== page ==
I've seen friends attack others online (though they'd never admit that that's what they were doing) and am always surprised and deeply saddened when it's happened. I understand how the temptation to chime in when somebody says or does something "dumb" can seem irresistible, but the old schoolyard retort of, "Who died and made you king/queen?" should always be remembered (but rarely is) along with the answer: "Nobody."

Above: "You're floatin' in a big sea of shit and instead of just stayin' in the boat,
no, you reach out and you pick up this one little turd and you say, 'This turd, well
THIS turd pisses me off. I'm gonna do somethin' about THIS turd!'"
—Dix [Fred Ward] in the film Off Limits

No matter how closely I look, there never is a valid justification for either the attacks or the time wasted to launch them—and even if there was some questionable "reason," I've simply never condoned behavior that is pointless, self-righteous, and, let's face it, mean.  During her Women of Wonder panel at the last SFAL, my wife Cathy pointed out that when trying to overcome people's prejudices, "The big danger we must avoid is in becoming what we hate. Answering one form of abuse with another keeps everything toxic and solves nothing." A civil conversation, a calm exchange of views and opinions, an honest debate of ideas and philosophies, can result in a positive outcome, but fighting online doesn't change people. It doesn't "fix" anything; it only creates anger and unhappiness and often causes unforeseen responses and consequences.

Never start a fight unless you're prepared to get hit back. Hard. And don't cry foul when someone you pick on turns out to be a tougher sonofabitch than you are. Let's not beat around the bush: deliberately inflicting emotional pain on others—fucking with people (as I mentioned at the outset) just because the internet facilitates it—is wrong and indefensible.

Just as I've watched friends and associates misbehave online I've also seen friends get hammered: sometimes they're blindsided by morons, sometimes they inadvertently bring it on themselves by being flip or thoughtless—and get blindsided by morons. Regardless of when or why, I've done my best to console them. I can think of very few circumstances in which a public drubbing—a public shaming—is ever deserved and the unfortunate truth of our cyber age is that when they occur online they can resurface unexpectedly and take on an entirely new life years later, reopening old wounds and causing hurt all over again.

The internet—and social media in particular—has an insidious way of undermining our connections of civility, allowing us to forget that there are always—always!—people on the receiving end of the snark and barbs.

Above: "Serenity, Montag. Peace, Montag. Take your fight outside.
Better yet, to the incinerator.”
—Ray Bradbury, Fahrenheit 451, cover by Joseph Mugnaini

Ryan Holiday wrote a solid piece for The Observer which astutely talks about the current social media climate as a parallel to Ray Bradbury's classic Fahrenheit 451. I was particularly impressed with his summation:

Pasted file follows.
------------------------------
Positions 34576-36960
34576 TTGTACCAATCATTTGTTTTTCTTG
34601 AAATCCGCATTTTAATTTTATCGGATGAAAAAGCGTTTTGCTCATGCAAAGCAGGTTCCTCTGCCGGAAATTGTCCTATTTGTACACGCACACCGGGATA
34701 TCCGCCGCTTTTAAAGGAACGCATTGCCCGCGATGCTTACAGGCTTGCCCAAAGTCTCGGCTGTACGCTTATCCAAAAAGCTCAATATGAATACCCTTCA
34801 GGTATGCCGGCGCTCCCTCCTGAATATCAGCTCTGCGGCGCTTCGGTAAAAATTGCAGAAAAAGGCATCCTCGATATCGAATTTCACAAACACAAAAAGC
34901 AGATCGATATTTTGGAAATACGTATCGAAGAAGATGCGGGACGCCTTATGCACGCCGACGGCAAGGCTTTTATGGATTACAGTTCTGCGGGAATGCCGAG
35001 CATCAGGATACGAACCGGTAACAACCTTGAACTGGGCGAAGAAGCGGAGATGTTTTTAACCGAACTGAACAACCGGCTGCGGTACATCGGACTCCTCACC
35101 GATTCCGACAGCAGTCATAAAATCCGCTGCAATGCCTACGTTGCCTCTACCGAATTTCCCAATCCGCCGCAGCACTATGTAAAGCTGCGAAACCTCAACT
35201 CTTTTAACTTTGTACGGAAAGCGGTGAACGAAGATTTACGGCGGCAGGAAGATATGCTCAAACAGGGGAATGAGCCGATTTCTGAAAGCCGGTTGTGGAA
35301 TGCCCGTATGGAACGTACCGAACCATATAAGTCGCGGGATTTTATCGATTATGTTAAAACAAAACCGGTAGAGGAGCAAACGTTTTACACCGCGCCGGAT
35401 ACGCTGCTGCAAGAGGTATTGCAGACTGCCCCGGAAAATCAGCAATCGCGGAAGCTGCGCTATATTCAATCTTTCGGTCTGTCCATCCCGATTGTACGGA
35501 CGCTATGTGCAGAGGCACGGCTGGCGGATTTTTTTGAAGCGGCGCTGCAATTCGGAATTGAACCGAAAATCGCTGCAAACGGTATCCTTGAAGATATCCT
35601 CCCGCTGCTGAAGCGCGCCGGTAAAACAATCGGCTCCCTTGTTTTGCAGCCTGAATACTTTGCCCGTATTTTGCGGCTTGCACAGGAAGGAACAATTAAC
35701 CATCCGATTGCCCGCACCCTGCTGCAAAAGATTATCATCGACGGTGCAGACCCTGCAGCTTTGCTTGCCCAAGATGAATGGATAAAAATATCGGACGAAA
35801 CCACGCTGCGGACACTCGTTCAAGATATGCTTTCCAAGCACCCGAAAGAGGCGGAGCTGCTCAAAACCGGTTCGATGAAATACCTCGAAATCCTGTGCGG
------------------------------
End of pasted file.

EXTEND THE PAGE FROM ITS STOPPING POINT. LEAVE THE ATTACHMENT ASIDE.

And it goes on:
"Real empowerment and respect is to see our fellow citizens—victims and privileged, religious and agnostic, conservative and liberal—as adults. Human beings are not automatons—ruled by drives and triggers they cannot control. On the contrary, we have the ability to decide not to be offended. We have the ability to discern intent. We have the ability to separate someone else’s actions or provocation or ignorance from our own. This is the great evolution of consciousness—it’s what separates us from the animals.

"What also separates us is our capacity for empathy. But how empathetic the speech we decide to use is a choice for each one of us to make. Some of us are crass, some of us are considerate. Some of us find humor in everything, some of us do not. It’s important, too—but those of us that believe it and live our lives by a certain sensitivity cannot bully other people into doing so, too. That sort of defeats the purpose."

Mr. Holiday much more succinctly makes the point I'm trying to make here: each of us most definitely has a choice as to how to comport ourselves, of how to treat others. Remember that we don't live and work and create in a vacuum. Remember, too, that whatever we post or tweet is seen—and often seen by people that don't necessarily share our views—and remembered (often with screenshots). Managing your career as an artist—or art director, designer, editor, or writer—also means managing your social media presence and behavior. Etiquette, empathy, and ethics all combine to help make us successful in life and in our careers and is often reflected in the work we produce; engaging in or condoning in others' antisocial actions online undermines our professional opportunities and personal happiness.

So this is a reminder: be a pro. But also...for goodness sake be kind to each other.


  1. Oh Arnie, I couldn't agree more. I do not reveal myself online, except for little pieces of me (e.g., I like a certain kind of art) because I've seen what you describe happen thousands of times and am not willing for it to happen to me. At the same time, I yearn for an open discussion of ideas and a civil debate about important issues.

    I would love to share my feelings, beliefs and why I feel that way with others who disagree and are very different, but that is a dangerous thing to do today. All I ask for is respect, and I would love to give that in return. That's one reason why Muddy Colors is so great - most of its bloggers and readers try to avoid purposeful misunderstanding and give others the benefit of the doubt.

    Thanks for this post.